OK, couple of things. Sounds like you are a pathologist (spindle cell). Trust me 60/40 does not equal 60/40 when you are a junior faculty. 80/20 maybe 70/30 if you are lucky. You will be asked and there will be no way you can step aside from it, to cover other services, you will be chronically short-staffed, you will be sucked into other people's projects where it is politically unwise to say "no". And it is UBER hard as everyone else said, it is very, very hard to get a K out, then get on a R01 or even R23 track when you have a major other endeavor going on. I am not saying impossible, but everything would have to break right, everything. And you would have to have an awesome, well-connected mentor who would fight some battles for you -- and unless you are staying at your home institution that's hard to know ahead of time. I am not making this up, it is based on personal experience in a related field and first-hand knowledge of 30-40 people whom I know at least peripherally from top-10 residency programs who have tried something along those lines like a major enterpreneurial activity (usually a biotech startup), caring for a sick relative, or real estate I can only think of one (1) that actually suceeded and he/she (to protect identity) was a super-duper star from top #5 residency, with unending well of optimism, energy and most importantly efficiency. So again, not impossible but are you sure you are that special? If not you will see yourself try and fail, with something taking a short shrift, hopefully not clinical care (which you need to be committed 100% to when you are on service, and is quite hard especially as a new attending).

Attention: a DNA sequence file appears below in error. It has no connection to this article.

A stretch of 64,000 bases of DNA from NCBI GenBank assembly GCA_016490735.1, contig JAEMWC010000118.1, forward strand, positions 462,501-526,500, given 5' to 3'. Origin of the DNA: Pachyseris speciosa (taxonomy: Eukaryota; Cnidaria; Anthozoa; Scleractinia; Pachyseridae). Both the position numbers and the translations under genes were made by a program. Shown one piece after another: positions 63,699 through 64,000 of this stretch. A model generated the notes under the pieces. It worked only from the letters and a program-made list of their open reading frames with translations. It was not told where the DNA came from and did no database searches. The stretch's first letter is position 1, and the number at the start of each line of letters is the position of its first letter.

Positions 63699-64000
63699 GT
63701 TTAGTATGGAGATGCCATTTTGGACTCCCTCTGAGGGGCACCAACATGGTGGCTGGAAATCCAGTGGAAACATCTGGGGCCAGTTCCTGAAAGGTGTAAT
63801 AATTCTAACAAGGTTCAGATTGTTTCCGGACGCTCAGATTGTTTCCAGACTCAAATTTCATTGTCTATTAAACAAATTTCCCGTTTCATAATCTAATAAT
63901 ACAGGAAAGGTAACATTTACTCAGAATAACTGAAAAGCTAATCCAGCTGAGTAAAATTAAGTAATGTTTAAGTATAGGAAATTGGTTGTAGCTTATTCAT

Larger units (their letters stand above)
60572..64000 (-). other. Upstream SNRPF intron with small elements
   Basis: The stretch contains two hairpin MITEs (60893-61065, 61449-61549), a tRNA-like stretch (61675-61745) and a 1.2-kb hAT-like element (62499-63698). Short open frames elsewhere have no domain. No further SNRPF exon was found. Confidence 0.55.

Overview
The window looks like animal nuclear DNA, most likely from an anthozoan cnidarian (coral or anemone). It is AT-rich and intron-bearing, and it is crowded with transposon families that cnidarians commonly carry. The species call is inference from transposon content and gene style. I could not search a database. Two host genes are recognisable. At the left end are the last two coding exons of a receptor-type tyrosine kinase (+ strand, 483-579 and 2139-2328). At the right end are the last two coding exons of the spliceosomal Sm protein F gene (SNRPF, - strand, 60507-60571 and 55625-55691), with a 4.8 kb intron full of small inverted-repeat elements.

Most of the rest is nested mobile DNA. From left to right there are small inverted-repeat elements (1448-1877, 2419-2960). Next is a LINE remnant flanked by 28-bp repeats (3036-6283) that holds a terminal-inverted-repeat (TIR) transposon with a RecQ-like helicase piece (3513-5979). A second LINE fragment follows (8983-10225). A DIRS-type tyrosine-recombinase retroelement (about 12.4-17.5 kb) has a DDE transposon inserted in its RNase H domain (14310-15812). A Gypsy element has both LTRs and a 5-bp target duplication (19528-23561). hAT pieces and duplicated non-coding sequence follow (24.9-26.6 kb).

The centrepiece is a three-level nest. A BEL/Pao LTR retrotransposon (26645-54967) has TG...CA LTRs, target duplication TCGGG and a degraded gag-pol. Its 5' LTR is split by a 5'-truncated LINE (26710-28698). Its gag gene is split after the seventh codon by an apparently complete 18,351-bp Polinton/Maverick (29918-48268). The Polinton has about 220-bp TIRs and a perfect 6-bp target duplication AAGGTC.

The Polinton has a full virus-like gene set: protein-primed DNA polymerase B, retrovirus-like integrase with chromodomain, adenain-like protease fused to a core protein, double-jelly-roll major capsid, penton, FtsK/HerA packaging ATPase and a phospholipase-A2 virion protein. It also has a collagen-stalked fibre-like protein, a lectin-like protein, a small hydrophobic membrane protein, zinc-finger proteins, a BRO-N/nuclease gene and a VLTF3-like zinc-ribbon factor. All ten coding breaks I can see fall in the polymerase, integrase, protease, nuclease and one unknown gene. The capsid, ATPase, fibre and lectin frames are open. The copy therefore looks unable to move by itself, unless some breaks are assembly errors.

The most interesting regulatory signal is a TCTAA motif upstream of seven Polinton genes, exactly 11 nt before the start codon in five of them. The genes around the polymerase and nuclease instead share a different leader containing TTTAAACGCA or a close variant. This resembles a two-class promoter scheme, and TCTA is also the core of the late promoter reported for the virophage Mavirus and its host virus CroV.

I am not saying just throw your hands up and don't try, but you will have to have a super solid plan in place, stand by your guns and schedule and say no to basically every single committee or assignment you are asked to do. Be known as a "No" person. And have an uber-respected, high position and if that's even possible personally supportive mentor who can go to bat for you. Those are some tough hurdles to clear. Keep us (me) appraised about how it goes 3-4 years down the line, but again I am not terribly optimistic. Perhaps you can prove me wrong.

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            • #7
              Turning down work not directly related to your research is great advice for any junior faculty member trying to build a research career.

              If you really want to be an investigator, recognize that very few are successful doing it part time. If your heart is not in it enough to make that what you eat, sleep and breathe, then doing part time clinical work is a better idea.

              If you want to do research, a very small amount of clinical work and RE, also ask yourself how little clinical you want. K's are designed yo give you enough clinical time to keep getting good. If you spend the time that you are not working on the grant doing RE, then when are you going to practice? I would not want a 20%, or less, clinical surgeon operating on anyone.

              If you have a great research idea and a cooperative chair, then put in an R that requires much less than 50% effort. If you get it, you can do the project and see whether the career suits you.

              Recognize that Ks do not pay much money. Will your chair accept you with the only income being from the K? That may not be enough to make it worth having you around. If they do let you do it, they may pay you next to nothing.